(i) twice the punishment, which might have been imposed on a first conviction, subject to the punishment being maximum provided for the same offence: Provided that in case a higher punishment is prescribed under any other law for the time being in force, for the offence for which the accused is being prosecuted, the court shall take due cognizance of the same while awarding the punishment;
(ii) cancellation, of his licence or withdrawal, or non-renewal, or approval, or cancellation of the registration, as the case may be, by the Government or local authority required for carrying on his business or activity.
Even though SriLankan Airlines is in jeopardy of incurring a mere fine of Indian Rs 50,000 as a first time offender, it is the stigma of being convicted for such an offense is what will linger on forever.
Lawyer Ajay Verma the complainant’s attorney when contacted by Colombo Telegraph for a quote regarding the statement issued by Sri Lankan Airlines said: “The airline has been misleading the public as the conviction of the former regional manager is in a criminal trial pursued by State Government of National Capital territory of Delhi in India based upon a charge sheet submitted by Delhi Police after it investigated the crime. The statement that no evidence in the case is contemptuous as a competent court of Indian jurisdiction after conducting full trial and evaluating the evidence adduced before it came to conclusion that the accused Lalith De Silva is Guilty of an act committed under section 509 Indian Penal Code. It has been proved beyond reasonable doubt by an Indian Court that on 8.10.2009 the accused Lalith De Silva Committed acts of sexual harassment.”
“It is to be noted that in a separate criminal trial the airline is also being prosecuted section 27 of the Sexual Harassment of Women at Workplace (Prevention, Prohibition and Redressal) Act, 2013 on the complaint of the victim for not having the ICC (Internal Complaint Committee) as Mandated under the said Act. The provision prescribes for imposition of penalty. The Trial Court is yet to decide whether alleged policy if any as claimed was in accordance with Indian Laws or not. The statement of accused airline has been recorded on 11.4.2019 through its Authorized representative Chinthaka Weerasinghe. The trial has been concluded and is at the stage of final arguments which the court will hear on 1.10.2020. These two criminal cases have been going mostly on the same date before the same court. The representative of the airline has been attending the hearings and it is completely false that the airline had no knowledge”.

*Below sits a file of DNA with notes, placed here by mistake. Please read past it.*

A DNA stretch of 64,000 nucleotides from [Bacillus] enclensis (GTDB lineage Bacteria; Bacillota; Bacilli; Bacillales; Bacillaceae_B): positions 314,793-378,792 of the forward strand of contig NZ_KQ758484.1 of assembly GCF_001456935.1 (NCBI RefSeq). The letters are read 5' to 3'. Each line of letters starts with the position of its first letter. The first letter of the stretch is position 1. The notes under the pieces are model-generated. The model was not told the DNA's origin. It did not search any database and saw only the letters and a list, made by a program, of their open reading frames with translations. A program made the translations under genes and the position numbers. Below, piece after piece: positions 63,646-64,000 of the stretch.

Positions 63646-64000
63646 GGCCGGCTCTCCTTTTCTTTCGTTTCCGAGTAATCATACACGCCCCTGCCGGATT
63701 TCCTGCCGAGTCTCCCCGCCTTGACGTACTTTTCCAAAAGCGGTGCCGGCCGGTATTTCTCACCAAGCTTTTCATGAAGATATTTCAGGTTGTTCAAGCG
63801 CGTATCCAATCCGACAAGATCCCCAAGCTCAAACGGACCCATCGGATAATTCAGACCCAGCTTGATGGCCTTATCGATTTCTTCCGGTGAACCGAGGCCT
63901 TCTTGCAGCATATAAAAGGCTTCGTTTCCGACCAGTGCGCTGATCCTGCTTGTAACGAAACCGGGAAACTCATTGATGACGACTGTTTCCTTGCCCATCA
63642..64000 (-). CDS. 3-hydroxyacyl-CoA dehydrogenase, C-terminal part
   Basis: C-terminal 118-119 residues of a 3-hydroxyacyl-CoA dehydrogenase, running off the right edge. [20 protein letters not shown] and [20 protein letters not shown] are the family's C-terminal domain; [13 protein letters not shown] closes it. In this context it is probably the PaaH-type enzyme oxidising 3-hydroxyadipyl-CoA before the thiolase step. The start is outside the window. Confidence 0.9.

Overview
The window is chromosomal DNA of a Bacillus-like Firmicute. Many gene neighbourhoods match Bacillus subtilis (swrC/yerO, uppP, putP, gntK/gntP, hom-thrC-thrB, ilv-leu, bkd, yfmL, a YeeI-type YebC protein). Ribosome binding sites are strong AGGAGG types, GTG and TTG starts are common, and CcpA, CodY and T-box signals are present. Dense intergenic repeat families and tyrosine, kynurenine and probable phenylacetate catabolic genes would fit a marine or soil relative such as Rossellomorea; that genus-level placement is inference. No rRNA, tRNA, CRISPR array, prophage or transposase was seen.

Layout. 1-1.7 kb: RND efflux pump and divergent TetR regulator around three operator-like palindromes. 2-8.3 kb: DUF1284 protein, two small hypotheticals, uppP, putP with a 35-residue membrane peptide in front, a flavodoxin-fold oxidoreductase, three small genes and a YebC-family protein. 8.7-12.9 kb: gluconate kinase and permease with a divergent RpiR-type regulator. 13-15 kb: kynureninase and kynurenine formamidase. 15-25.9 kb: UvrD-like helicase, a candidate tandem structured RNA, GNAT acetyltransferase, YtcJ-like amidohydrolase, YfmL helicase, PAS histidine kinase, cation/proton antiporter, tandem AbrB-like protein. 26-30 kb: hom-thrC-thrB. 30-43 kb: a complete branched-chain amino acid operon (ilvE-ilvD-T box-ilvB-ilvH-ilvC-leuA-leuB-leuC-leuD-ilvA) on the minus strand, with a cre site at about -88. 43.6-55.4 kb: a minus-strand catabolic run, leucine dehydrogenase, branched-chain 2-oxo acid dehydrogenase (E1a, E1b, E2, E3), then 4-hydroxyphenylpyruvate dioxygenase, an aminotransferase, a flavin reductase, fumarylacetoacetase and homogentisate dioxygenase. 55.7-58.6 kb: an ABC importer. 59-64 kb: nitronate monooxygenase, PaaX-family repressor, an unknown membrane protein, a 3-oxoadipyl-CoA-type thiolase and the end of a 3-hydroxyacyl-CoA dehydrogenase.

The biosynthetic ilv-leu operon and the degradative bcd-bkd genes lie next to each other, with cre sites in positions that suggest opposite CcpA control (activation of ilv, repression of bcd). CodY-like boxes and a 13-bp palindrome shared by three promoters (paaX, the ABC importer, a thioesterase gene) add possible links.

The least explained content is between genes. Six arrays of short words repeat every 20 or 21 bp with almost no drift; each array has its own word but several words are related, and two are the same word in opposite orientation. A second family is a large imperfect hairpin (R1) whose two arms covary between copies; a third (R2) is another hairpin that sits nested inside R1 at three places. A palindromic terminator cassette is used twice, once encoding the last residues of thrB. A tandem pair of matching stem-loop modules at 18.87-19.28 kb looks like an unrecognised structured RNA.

“The claim of the Airline that an enquiry was conducted as per their policy is untenable as a sham enquiry not in compliance of Indian laws cannot be recognized, moreover when the complaint was rejected on account of delay. An incident that happened at Delhi needed to be enquired into as per Indian laws and not in accordance to policy as claimed. It was the victim who approached the Hon’ble Delhi High Court by way of a writ and sought action against the airline. It was pursuant to a strict observation by the Hon’ble High Court on 12.11.2014 the airline then constituted a committee as per Indian Laws and conducted enquiry at New Delhi”.
“The finding of the enquiry committee has been challenged before the Industrial Tribunal in Delhi which is going to examine the correctness of the findings including termination. The termination has already been stayed by the Ld. Tribunal and despite all this the victim has not been allowed to work. Victim still believes that justice would be done to her.”
Published below is the summoning order which explains the chronological sequence and series of events that Sri Lankan Airlines is currently being prosecuted for the negligence committed on their part.